So, by 1913, the date of this photo, FB&Ds operated in New Orleans for almost twenty years. That’s nothing for a streetcar, of course. They’re built for 70+ years of operation.

Operating Companies

Electrification presented a number of challenges for the streetcar companies. The costs of generating power and running wires along the streetcar routes bankrupted the companies. The city stepped in, helping to re-organize the system. They formed a holding company, New Orleans Traction Company, in 1897 that combined the existing operators. That evolved into a second incarnation of the New Orleans City Railroad Company in 1899. Yet another re-org took place in 1905, when the New Orleans Railway and Light Company took over. By 1922, that company became New Orleans Public Service, Incorporated (NOPSI). NOPSI exists to this day, as Entergy New Orleans. Entergy gave up streetcar operations in 1983, when they turned the transit system over to the New Orleans Regional Transit Authority.

Leland University

The large building in the background is Leland University. It was founded in 1870 as Leland College, a school of higher learning for free Black men. The school sustained serious damage in the hurricane of 1915, and moved to Baker, Louisiana.

Jesuit High School 1913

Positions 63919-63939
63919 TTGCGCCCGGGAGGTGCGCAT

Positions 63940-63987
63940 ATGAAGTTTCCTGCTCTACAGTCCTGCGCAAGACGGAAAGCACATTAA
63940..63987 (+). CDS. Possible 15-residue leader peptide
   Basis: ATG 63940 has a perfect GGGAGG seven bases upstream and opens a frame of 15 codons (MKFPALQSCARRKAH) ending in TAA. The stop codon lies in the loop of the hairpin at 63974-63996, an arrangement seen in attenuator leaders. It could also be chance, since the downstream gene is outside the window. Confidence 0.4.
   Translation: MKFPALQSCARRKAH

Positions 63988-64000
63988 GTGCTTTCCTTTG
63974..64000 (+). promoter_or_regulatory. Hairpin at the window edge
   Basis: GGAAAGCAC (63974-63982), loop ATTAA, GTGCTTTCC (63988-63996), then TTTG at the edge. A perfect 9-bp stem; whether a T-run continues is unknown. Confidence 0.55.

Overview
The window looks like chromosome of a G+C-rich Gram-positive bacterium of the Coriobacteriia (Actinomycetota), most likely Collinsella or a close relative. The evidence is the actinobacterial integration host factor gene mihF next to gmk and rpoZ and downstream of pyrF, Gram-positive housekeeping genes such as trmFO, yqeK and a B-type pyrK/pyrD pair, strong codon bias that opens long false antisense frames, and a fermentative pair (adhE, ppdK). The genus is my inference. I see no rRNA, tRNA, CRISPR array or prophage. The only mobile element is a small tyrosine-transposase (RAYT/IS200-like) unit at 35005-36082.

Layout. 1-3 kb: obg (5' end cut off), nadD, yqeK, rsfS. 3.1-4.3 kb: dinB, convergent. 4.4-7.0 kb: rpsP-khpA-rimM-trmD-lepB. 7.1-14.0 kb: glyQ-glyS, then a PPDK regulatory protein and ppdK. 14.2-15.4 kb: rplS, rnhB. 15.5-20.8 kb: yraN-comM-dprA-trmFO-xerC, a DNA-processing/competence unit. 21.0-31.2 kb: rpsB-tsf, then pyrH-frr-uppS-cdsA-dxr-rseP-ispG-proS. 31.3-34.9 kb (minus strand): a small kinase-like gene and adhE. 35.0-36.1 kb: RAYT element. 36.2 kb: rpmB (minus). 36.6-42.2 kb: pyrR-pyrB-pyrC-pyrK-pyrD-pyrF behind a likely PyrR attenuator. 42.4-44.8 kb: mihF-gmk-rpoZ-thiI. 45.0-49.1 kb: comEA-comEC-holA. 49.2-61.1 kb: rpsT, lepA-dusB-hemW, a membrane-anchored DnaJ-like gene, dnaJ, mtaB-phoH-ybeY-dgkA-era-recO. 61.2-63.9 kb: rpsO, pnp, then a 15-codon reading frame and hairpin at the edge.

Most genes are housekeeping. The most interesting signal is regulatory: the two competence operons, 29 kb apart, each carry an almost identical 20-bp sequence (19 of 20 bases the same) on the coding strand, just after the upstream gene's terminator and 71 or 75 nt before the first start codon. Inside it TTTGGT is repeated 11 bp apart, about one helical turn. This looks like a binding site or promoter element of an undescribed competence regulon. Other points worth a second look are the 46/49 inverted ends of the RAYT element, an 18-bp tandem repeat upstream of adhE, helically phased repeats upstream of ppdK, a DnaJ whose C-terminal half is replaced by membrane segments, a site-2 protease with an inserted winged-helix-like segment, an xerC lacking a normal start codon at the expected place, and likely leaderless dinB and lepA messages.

Jesuit High School 1913

Jesuit High School first opened on Baronne Street, next to the church.

jesuit high school

Jesuit High School

Photo from the 1913 edition of The Picayune’s Guide to New Orleans, published by The New Orleans Picayune newspaper. The Church of the Immaculate Conception stands next to the College of the Immaculate Conception, in the 100 block of Baronne Street. The Society of Jesus, better known as the Jesuits, ran the parish and the college. Additionally, they ran a high school program in the same building. In 1926, the Jesuits moved the high school to a new building in Mid-City. Jesuit High School, New Orleans, occupies the lake side of the corner of S. Carrollton Avenue and Banks Street.

The Society of Jesus in New Orleans

While the Capuchins ran the original parish of St. Louis in the Vieux Carré, the Jesuits purchased a tract of land in Faubourg Ste. Marie, in 1727. They administered the parish in that neighborhood. The Anglo-Irish referred to the neighborhood as “The American Sector.” The order constructed the church seen in this photo in the 1840s. It opened in 1850. The school was founded in 1847, and began operation in 1849.

College and High School

The Jesuits taught both high school and college classes on Baronne Street in the 19th Century. In 1911, they moved the college further Uptown, on St. Charles Avenue. The order re-organized the college. It became Loyola University of the South, now Loyola University of New Orleans. They changed the name of the high school when the college left Baronne Street.

With neither college nor high school occupying the building at Baronne and Common, the order demolished the school building seen here. They leased the corner to developers. An 18-story office building replaced the school. Unfortunately, construction of the Pere Marquette Building severely damaged the foundation of the church. Driving piles for the building shook the block. The Jesuits dis-assembled the church. They dedicated a new church, built in the same architectural style of the original, in 1930.

The office building is now the Renaissance New Orleans Pere Marquette Hotel.